I dove into the Australian circus hooping culture last month and came away with some observations about how hoop dance and circus hooping differ.
Lexicon. Circus hoopers train and drill, hoop dancers practice and jam. This pretty much sets the tone for every other difference I noted.
Hoop Size. Circus hoopers prefer (and sometimes insist upon) hoops of a certain size - about hip height. I was told many times that the hoops I used were too small. Hoop dancers use whatever size they like or fits their groove.
Hoop Current. Hoop dancers use both currents with one dominant direction based on personal preference. Circus hoopers hoop counter-clockwise if they are right handed, and clockwise if they are left handed. This is to allow their stronger hand to perform the tricks. Circus hoopers really don’t use their second current.
Speed. Circus hoopers spin consistently fast, especially so when drilling. Hoop dancers move at different paces, but generally more slowly.
Precision and Control. Circus hoopers have it in abundance and without fail. Hoop dancers don’t always, because they have…
Flow. Being in the moment and reacting to changes in the hoop with a certain unconsciousness is what hooping is about for many hoop dancers. Circus hoopers don’t flow. They train so they can perform the same routine flawlessly every time.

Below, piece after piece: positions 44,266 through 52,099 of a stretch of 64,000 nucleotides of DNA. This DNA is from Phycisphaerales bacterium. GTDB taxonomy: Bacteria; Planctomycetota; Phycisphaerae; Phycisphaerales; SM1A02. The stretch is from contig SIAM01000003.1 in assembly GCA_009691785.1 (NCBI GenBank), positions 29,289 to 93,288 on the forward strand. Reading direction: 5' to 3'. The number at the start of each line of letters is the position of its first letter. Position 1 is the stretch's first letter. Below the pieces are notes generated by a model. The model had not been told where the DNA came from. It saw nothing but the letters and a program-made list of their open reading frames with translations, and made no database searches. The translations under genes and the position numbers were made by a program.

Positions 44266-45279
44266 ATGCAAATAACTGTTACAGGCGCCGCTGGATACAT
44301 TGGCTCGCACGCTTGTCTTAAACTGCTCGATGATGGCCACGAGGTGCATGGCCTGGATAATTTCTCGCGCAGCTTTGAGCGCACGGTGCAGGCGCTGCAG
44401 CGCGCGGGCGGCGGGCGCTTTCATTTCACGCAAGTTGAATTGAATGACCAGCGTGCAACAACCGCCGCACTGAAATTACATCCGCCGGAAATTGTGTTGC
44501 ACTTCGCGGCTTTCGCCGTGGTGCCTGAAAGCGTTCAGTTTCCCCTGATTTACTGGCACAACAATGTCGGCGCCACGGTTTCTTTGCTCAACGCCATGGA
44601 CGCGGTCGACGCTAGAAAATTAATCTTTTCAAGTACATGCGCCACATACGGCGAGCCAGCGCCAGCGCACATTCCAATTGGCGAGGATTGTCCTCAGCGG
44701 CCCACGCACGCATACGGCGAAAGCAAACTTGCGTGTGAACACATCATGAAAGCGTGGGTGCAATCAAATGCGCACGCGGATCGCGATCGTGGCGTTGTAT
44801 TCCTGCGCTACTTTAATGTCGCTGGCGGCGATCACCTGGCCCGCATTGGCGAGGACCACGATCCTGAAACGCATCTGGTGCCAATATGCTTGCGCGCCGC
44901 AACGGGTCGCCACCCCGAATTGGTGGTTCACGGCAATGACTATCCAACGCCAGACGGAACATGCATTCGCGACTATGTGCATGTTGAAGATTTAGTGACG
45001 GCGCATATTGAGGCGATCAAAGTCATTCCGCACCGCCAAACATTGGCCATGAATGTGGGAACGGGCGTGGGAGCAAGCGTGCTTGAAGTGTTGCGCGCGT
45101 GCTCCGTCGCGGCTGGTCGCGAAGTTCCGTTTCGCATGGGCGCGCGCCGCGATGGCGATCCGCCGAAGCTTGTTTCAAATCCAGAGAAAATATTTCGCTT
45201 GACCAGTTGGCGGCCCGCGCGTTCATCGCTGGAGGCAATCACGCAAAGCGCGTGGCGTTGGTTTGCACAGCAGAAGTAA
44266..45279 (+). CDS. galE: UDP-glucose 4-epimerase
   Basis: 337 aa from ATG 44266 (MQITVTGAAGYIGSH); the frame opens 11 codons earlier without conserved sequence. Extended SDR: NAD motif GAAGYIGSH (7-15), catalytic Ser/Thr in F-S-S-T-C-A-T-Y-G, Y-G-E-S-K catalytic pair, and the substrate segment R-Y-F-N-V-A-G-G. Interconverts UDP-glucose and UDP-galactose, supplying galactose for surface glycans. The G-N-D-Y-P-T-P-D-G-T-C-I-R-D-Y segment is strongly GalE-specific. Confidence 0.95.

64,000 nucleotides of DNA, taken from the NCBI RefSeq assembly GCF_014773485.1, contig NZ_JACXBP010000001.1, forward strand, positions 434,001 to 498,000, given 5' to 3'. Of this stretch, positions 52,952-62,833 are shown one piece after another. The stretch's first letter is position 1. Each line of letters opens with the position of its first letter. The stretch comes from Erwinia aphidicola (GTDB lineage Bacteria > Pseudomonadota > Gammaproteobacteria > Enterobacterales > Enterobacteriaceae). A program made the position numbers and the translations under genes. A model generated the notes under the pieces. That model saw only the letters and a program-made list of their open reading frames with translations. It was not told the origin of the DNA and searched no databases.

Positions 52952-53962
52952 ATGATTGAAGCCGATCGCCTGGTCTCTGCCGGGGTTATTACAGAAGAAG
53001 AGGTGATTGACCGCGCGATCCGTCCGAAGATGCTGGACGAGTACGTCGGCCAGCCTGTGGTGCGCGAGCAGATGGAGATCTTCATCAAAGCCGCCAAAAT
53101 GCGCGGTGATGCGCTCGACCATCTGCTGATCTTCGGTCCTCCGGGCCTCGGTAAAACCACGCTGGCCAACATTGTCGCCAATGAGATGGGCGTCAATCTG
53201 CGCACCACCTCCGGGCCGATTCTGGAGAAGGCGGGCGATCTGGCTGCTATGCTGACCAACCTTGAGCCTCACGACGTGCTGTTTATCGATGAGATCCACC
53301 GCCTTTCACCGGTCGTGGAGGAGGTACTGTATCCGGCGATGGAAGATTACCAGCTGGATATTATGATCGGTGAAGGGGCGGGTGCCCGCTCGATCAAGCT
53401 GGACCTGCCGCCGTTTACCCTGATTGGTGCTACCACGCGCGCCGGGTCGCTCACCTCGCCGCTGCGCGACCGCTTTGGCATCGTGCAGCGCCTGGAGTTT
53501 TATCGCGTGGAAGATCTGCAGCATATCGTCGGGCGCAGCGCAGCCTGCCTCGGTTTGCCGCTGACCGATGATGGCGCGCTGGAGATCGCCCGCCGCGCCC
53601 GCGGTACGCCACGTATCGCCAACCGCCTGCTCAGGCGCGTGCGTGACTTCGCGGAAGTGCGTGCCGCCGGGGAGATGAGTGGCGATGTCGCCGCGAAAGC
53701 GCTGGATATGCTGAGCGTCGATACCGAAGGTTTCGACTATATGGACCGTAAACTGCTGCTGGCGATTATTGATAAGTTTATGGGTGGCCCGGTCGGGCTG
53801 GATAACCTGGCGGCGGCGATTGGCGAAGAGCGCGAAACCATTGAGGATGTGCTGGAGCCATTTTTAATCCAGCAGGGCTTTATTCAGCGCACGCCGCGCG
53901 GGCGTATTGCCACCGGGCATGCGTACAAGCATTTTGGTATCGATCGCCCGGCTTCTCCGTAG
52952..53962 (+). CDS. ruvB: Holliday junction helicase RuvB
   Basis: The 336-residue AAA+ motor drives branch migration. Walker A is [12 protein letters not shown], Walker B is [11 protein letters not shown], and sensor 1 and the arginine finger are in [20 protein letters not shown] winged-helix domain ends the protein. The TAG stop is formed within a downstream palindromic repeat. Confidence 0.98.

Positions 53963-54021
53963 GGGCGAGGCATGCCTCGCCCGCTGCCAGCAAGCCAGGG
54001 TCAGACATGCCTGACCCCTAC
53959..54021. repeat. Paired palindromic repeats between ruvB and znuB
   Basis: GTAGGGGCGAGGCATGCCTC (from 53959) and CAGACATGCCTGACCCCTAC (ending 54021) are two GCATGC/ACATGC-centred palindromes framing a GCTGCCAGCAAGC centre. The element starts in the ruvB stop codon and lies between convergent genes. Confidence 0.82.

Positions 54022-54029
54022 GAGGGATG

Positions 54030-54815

Persona. Both in the dance and circus worlds, some hoopers have a strong stage persona and others let the hoops themselves have the spotlight.
Ensembles. It seems to me that circus hoopers tend towards ensemble work, with duo and group choreography that tells a story or paints an entertaining picture for the audience. Hoop dancers seem to perform alone more often or in groups that don’t interact as entertainment.
Community. Australian circus hoopers have a strong and vibrant community, with rivalries and partnerships among circuses all over the continent. They aren’t too interested in the hoop dance community. In fact, some circus hoopers call non-circus hoopers “feral.” When I mentioned hoop dance resources like hooping.org, and hoopcity, I got a lot of blank stares. Because the circus community is so tight, most hoop dancers haven’t heard much them. I’ll try to fix that soon with some links to the people I met in my travels.
Personally, after training with the circus hoopers for a couple of weeks, I identify more than ever as a hoop dancer. I admire the circus culture with my whole heart, and came away from training with a lot of new knowledge, inspiration and ideas. But I am a wuss and the rigid strictness of training and the pain of circus injuries isn’t my cup of tea. Maybe if I’d run away to the circus a little earlier in my life…Posted by kuri at February 20, 2011 08:41 AM